THE REPTILES OF AUSTRALIA

AUSTRALIAN REPTILE PHOTOS, DISTRIBUTION MAPS AND INFORMATION
This site covers Snakes and Lizards, Crocodiles and Turtles, including Colubrid snakes, Pythons, Elapids (called Cobras or Coral Snakes in some countries), Sea Snakes, File Snakes, Blind (or Worm) Snakes, Sea Turtles, Freshwater Turtles (or Tortoises) Dragon Lizards (Agamas), Gecko's, Legless Lizards, Monitor Lizards (often called Goanna's in Australia), Skinks and Crocodilia.

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COLUBRID SNAKES - Colubridae Homalopsidae Mud Snakes

PYTHON SNAKES - Pythonidae

ELAPID SNAKES - Elapidae Cobras Coral Snakes

SEA SNAKES - Hydrophiinae Laticaudidae Sea Kraits

FILE SNAKES - Acrochordidae

BLIND SNAKES - Worm Snakes - Typhlopidae Ramphotyphlops

 

Colubrids & Mud Snakes

Pythons

 

 

Elapid Snakes

 

Sea
Snakes
& Sea
Kraits

File Snakes

 

Blind Snakes

 

TURTLES Tortoises Chelonii Testudines

DRAGON LIZARDS Agamas Agamidae

GECKO LIZARDS Gekkonidae

LEGLESS LIZARDS Pygopodidae Pygopods

MONITOR LIZARDS Goannas Varanids Varanidae

SKINK LIZARDS Scincidae

CROCODILES Crocodylia Crocodilia Saltwater freshwater estuarine

Turtles Tortoises

Dragons Agamas

Geckos

 

Legless Lizards

Monitor Lizards

Skinks

 

Crocodiles

 

 

SKIN-SHEDDING GECKO
Gehyra mutilata
also called:-
Stump-toed Gecko, Common Four-clawed Gecko, Stump-tailed Gecko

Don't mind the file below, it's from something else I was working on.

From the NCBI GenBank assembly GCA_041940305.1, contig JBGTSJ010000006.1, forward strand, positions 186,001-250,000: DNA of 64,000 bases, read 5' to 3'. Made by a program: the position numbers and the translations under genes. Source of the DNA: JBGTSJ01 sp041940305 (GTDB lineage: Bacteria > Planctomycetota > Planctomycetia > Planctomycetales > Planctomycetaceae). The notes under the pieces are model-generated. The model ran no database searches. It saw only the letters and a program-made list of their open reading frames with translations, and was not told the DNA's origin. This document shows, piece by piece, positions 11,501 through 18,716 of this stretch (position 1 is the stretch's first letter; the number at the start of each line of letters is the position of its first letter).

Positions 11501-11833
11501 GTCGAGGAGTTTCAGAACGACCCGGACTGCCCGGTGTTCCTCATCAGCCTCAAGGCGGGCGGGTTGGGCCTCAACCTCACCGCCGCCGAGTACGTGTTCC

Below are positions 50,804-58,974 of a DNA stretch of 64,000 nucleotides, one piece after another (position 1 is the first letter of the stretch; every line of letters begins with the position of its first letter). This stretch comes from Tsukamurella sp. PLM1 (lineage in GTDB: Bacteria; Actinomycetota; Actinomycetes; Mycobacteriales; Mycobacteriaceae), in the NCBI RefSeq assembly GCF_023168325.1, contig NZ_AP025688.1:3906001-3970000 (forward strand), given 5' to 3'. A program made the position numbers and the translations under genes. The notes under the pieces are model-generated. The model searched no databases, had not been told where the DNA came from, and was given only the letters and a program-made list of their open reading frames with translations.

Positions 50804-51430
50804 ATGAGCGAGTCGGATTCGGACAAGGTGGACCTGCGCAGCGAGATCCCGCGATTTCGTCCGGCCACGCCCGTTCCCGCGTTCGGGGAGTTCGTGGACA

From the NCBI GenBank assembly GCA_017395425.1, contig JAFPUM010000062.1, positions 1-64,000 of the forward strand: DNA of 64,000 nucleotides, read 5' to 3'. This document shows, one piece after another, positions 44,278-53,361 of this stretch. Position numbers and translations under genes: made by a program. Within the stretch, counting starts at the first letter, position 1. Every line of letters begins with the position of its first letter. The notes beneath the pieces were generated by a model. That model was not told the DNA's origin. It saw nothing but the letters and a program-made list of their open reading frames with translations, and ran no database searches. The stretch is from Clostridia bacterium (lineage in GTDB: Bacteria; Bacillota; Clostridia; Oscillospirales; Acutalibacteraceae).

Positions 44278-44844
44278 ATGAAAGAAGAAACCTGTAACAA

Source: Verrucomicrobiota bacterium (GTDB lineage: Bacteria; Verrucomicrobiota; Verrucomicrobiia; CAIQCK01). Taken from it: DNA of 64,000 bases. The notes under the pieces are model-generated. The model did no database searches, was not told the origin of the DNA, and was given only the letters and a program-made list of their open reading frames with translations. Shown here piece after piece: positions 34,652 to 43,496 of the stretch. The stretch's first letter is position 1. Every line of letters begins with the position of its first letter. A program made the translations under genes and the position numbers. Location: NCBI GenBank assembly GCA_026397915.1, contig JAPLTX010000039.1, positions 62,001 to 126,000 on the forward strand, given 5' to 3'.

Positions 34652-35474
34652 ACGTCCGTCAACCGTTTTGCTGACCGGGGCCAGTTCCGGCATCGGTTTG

In Australia it is native only on the Cook Islands and Christmas Island

On the Australian mainland it appears to be an INVASIVE SPECIES which has only been found on the East-coast of Cape York, Qld

Native to South Eastern and Southern Asia, and many Islands in the Pacific and Indian Oceans

 


The Skin-shedding Gecko Gehyra mutilata above was active in the daytime and photographed at Nusa Dua in Bali (Indonesia)



The female Skin-shedding Gecko Gehyra mutilata above was photographed in Bali (Indonesia)
- Note that the tail has been broken off and has regrown.
Also note the bulges on its neck where calcium is stored for egg production.

Besides dropping its tail to survive predation, like most other geckos do, this species also allows its skin to break away from its body, to make its escape.


 
The Skin-shedding Gecko Gehyra mutilata is one of the more common species in Bali (Indonesia), where this photo was taken.

This species is often found in, and around houses and other buildings

Extremely common in many tropical areas overseas, where it often lives alongside other "house geckos" such as the Flat-Tailed House Gecko Hemidactylus platyurus and the Asian House Gecko Hemidactylus frenatus)

Geckos in the Dtella genus (Gehyra) are often confused withe the introduced Asian House Gecko Hemidactylus frenatus which they sometimes live alongside, however Dtellas have smooth skin, whereas Asian house Geckos have small spines on their tail (unless it has been regrown) and tubercles (small bumps) on their bodies.

LINKS OF INTEREST


Click here for more information about Australian Geckos

Click here for a complete list of Australian Geckos



OTHER LINKS


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Visit the Australian Herpetology Website

 

About John Fowler | About John Hollister | Report Faulty Link | Report an Error | Contact John Fowler Author of the Australian Herpetology Website and Holiday in Kos - Owner of the Adelaide Reptile Forum

Contact John Hollister Author of John Hollister Reptile Collection - Herping the Trans-Pecos & Rattlesnake Roundup

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Updated January 2, 2019

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